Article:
and stitched back together. The intestines were reserved for further use. Nothing was wasted. This was beyond nose to tail cooking, this was as-oft repeated, everything but the squeak; an intrinsic part of the Cajun culture. More coldbeer was emptied. A boucherie provides its own appetizers called cracklins. Immediately adjacent to the table, four enormous cast iron cauldrons were rendering lard stirred with a bladed paddle that would not be out of place in a garden. Bite-sized pieces of belly fat and meat were cubed. Into the cauldrons of bubbling lard they went and twice cooked. The second frying continued until they popped, or crackled, inside the vat. Once ready, they were seasoned with black pepper, red pepper and salt. Promptly removed, they were cooled on local newspapers and presented in cardboard beer boxes. Before the cracklins could be portioned into paper bags, to be eaten like popcorn, Andy and Dave had set down the filet and boning knives and moved to a large bone saw. In very short order the remaining pig was broken down into primal cuts, the tips of Dave’s fingers serving as a saw guide in a practiced hand over hand motion. The backbone was removed and brought inside the dance hall to Carl, who, by now, had been patiently tending to the roux for more than an hour. Backbone stew, according to Carl, is “all about the roux.” When asked how he learned he laughingly replied, “I learned this as a kid, just like you are seeing it.” Into the finished roux went some meat, onion tops, parsley, and turnips. It is the turnips he smilingly said that “make it richer.” While cooking, Carl reminisced of his family having a neighborhood boucherie at least once a month with the leftovers being divided among the families.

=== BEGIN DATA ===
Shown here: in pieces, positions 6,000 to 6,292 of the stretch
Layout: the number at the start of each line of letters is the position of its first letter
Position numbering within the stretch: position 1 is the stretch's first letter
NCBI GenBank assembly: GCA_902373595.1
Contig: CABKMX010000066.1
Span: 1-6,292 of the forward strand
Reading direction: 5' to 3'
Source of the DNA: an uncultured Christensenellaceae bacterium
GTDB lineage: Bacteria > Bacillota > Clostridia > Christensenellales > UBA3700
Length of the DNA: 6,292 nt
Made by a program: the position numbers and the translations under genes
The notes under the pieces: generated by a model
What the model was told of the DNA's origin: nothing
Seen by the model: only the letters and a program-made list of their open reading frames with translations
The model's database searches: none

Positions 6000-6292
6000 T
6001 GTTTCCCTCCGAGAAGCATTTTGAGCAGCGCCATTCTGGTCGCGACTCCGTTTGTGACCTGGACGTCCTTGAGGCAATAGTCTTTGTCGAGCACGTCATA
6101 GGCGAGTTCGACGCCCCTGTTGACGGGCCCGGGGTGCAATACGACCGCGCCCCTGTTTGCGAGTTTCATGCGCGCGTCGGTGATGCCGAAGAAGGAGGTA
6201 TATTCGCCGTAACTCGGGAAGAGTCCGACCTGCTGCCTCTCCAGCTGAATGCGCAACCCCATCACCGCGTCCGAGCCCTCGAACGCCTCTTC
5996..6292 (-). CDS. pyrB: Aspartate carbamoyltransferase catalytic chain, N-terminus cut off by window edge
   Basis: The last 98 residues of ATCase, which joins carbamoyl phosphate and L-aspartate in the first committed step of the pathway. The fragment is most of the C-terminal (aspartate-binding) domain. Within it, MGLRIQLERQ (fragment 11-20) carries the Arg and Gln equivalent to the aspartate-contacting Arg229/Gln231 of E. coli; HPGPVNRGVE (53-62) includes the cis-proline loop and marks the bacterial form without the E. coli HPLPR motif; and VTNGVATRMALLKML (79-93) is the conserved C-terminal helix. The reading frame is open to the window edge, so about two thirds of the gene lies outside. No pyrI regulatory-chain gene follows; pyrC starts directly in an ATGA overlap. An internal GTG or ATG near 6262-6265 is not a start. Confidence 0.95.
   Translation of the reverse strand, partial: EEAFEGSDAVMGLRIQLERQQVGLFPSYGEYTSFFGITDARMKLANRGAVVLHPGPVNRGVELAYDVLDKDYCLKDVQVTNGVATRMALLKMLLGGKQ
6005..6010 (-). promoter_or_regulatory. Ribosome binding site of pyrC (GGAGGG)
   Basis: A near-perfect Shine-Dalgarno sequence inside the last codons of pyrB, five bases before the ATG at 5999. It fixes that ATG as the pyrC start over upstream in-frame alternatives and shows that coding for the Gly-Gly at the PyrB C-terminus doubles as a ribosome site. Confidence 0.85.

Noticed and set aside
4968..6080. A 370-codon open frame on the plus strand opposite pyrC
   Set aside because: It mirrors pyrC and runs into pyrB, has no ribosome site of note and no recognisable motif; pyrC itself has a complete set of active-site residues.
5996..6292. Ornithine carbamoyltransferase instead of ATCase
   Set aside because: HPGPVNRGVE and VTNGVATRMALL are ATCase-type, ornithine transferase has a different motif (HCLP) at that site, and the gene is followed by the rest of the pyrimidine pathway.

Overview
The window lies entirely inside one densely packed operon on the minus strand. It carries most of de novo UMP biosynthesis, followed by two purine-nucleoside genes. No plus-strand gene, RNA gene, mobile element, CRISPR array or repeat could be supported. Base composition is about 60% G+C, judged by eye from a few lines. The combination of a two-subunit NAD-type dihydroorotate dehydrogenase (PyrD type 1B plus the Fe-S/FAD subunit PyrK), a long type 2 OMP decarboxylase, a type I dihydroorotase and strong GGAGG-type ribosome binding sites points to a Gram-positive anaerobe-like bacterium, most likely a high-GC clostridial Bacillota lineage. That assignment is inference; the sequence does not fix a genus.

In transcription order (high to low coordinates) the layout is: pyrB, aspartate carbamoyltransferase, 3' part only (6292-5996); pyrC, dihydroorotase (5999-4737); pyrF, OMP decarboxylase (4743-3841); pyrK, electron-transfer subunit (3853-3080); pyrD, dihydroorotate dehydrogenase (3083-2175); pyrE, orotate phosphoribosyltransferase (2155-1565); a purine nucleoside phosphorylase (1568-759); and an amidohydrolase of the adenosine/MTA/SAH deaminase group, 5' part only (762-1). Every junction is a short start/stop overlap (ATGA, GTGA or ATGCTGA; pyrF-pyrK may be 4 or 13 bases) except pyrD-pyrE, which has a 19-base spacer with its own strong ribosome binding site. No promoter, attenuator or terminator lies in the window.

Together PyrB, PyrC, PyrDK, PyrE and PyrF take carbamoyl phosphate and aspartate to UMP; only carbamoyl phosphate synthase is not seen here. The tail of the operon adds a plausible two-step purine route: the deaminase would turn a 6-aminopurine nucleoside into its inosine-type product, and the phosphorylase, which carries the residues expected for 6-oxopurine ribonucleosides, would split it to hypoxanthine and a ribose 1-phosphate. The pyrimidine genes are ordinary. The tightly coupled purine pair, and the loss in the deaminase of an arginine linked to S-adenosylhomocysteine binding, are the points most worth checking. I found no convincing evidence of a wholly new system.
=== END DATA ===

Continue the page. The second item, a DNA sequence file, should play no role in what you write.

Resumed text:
54 | spensermag.com | may.jun 2012